The history of the rice gene pool in Suriname: circulations of rice and people from the eighteenth century until late twentieth century

Maat, Harro; Andel, Tinde van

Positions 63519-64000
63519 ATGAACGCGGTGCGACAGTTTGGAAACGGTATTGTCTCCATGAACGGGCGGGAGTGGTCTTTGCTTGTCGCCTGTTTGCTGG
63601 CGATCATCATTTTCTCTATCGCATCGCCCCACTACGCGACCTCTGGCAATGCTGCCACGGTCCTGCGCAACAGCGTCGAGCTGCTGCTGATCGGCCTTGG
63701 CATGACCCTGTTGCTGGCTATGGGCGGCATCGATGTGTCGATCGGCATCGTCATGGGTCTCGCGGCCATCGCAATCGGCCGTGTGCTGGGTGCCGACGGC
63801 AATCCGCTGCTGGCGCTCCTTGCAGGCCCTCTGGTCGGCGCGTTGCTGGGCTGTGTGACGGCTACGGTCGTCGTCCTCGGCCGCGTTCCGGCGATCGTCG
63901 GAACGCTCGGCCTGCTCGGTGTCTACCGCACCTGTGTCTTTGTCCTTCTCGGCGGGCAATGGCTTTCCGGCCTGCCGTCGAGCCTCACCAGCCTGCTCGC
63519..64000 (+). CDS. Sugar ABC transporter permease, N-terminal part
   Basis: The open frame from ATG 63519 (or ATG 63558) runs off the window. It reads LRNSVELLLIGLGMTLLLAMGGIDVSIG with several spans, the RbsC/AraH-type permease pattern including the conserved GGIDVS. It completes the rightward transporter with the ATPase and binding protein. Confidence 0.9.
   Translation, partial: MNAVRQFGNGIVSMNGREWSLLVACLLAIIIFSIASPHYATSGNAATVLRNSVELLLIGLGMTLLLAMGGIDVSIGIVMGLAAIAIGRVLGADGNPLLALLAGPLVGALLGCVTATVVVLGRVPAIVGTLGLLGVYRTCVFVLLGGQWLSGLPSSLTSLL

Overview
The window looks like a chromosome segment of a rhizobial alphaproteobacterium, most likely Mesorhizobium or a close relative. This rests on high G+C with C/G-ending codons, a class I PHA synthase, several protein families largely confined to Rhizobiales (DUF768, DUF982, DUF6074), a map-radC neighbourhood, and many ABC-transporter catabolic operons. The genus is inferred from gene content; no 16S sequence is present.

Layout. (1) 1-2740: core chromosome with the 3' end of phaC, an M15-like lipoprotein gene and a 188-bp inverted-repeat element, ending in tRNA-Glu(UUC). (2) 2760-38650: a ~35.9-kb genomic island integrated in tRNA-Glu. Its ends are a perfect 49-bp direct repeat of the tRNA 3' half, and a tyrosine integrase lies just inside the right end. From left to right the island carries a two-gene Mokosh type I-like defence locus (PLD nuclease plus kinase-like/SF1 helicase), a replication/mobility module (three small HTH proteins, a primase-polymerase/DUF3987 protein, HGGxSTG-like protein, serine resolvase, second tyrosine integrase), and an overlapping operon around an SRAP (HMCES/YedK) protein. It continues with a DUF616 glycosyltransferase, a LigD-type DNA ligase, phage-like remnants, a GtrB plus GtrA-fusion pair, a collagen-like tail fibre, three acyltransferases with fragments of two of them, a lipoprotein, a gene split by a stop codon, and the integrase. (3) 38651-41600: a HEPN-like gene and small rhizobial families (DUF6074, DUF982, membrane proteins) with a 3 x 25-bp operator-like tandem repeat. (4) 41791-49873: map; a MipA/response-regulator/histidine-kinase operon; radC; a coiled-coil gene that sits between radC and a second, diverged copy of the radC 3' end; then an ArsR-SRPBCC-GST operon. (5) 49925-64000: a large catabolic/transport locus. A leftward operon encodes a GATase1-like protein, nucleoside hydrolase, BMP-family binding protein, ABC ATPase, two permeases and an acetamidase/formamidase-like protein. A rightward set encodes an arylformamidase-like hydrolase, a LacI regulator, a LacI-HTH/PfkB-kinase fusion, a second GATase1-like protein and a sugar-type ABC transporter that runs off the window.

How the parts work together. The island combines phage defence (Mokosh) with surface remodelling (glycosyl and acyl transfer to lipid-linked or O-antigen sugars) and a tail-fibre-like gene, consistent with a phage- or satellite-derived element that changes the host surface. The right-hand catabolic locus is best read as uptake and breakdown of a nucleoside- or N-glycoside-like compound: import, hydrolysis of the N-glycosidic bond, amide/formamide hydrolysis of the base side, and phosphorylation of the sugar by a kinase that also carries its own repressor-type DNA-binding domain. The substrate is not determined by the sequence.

Alongside the trans-Atlantic slave trade, plant species travelled from Africa to the Americas and back. This article examines the emerging rice gene pool in Suriname due to the global circulation of people, plants and goods. We distinguish three phases of circulation, marked by two major transitions. Rice was brought to the Americas by European colonizers, mostly as food on board of slave ships. In Suriname rice started off as a crop grown only by Maroon communities in the forests of the Suriname interior. For these runaway slaves cultivating several types of rice for diverse purposes played an important role in restoring some of their African culture. Rice was an anti-commodity that acted as a signal of protest against the slave-based plantation economy. After the end of slavery, contract labourers recruited from British India and the Dutch Indies also brought rice to Suriname. These groups grew rice as a commodity for internal and global markets. This formed the basis of a second transition, turning rice into an object of scientific research. The last phase of science-driven circulation of rice connected the late-colonial period with the global Green Revolution.